Paul: Yeah. I think everybody agrees it definitely feels better now than it did but, you know, those of us who’ve been around for a while know how cyclical things are. And you know, when things are going well, we worry about what the future holds. So, for those of us that are in the construction industry, what are the things that we should be paying attention to with regards to the economy, and trying to probably do the impossible and predict the future?
Anirban: Yeah. There are some leading indicators out there. So, one could put forth the idea that certain construction segments are now in the process of becoming overbuilt. We have added a lot of hotel rooms in recent years, we’ve added a lot of office space in recent years. Actually, despite the ongoing growth of the e-commerce economy, there’s actually been quite a bit of construction of retail space. People who work on the residential side of the industry know how many apartments have been built in metropolitan areas across the country in recent years. And I’m starting to sense that some of these markets are becoming a bit overbuilt, and so what people would wanna look for is evidence of slower rent growth for apartments, for instance, or office space.
I’d then want to see or look for indications of higher vacancy rates, slower net absorption of office space, higher vacancy rates in hotels, meaning a fall in occupancy rates at hotels. Because those types of metrics suggest that supply is beginning to outstrip demand. And when that happens, the performance of commercial properties deteriorates, because rent is not growing as quickly and there’s more vacant hotel rooms, or more vacant office space, so on and so forth. And if, after that period, when it becomes apparent to people that buildings are beginning to underperform, that capital begins to dry up. And what that leads to, ultimately, is fewer new construction starts. We’re not there yet. You know, I am just starting to sense some overbuilding in certain segments and certain geography. But for right now, capital is available, architects are busy, which is a leading indicator, and I think that most construction firms can look forward to a quite active 2017 and 2018, based upon backlog data and general business confidence. But at some point, as you pointed out, a cyclical industry, at some point the cycle will end, and I think we’re starting to see the seeds of the end of the cycle being sown right now.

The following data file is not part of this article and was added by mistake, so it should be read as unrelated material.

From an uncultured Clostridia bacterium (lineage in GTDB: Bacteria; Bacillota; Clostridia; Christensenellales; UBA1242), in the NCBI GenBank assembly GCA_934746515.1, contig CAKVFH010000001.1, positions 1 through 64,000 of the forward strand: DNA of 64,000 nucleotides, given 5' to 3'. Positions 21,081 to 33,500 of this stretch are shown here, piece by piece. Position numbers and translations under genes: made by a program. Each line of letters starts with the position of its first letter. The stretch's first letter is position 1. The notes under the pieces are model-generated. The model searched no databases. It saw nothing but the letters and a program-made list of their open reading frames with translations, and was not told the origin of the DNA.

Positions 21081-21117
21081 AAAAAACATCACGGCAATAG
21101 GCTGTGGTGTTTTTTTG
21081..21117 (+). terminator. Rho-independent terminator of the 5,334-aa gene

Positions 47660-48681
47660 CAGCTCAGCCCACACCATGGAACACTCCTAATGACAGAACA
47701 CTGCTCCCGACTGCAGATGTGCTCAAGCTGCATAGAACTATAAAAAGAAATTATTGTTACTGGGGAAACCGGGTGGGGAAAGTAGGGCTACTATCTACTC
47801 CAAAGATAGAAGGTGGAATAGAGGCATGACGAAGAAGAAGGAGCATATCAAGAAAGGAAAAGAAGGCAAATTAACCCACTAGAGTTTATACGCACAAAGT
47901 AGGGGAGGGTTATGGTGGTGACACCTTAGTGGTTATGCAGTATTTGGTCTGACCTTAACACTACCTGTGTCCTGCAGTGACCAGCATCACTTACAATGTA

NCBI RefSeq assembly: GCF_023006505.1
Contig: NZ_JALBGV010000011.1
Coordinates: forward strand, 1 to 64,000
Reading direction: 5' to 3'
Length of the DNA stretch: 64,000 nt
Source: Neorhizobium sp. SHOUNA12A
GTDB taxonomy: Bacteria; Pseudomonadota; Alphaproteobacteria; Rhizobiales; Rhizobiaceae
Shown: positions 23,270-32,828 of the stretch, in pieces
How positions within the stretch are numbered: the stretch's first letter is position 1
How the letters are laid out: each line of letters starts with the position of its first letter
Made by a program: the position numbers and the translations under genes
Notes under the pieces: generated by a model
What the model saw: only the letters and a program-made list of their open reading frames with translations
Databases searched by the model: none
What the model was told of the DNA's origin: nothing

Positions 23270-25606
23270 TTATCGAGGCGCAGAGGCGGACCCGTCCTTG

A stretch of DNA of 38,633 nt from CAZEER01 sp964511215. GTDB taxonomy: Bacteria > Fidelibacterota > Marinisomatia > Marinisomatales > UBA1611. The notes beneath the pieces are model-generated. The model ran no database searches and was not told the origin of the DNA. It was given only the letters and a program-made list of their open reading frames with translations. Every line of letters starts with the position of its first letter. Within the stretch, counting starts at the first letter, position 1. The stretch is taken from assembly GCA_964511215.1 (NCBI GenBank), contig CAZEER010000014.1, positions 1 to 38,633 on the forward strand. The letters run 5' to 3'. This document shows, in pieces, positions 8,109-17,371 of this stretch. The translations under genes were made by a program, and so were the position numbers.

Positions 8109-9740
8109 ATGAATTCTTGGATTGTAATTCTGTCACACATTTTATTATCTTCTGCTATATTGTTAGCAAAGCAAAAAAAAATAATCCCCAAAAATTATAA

Paul: Yeah, funny. So, I’m not an economist and I really appreciate the insight, but from where I sit, you know, I look at projects coming across my desk. I do a lot of business development for proposals and what not. And they still are coming across the desk and it’s very interesting because, last year, two years ago, there was a lot of residential condominiums, multifamily, stuff like that, and then it seemed to get more into offices, hotels, retail, mixed-use, that kind of stuff. And that still seems to be coming through. And I just feel I’m so gun-shy from, you know, having been in this industry for 30 years now. I just kinda keep waiting for the…no, no. I guess I probably shouldn’t say the bottom fall-out. That’s what happened last time, and I hope that we don’t have that again.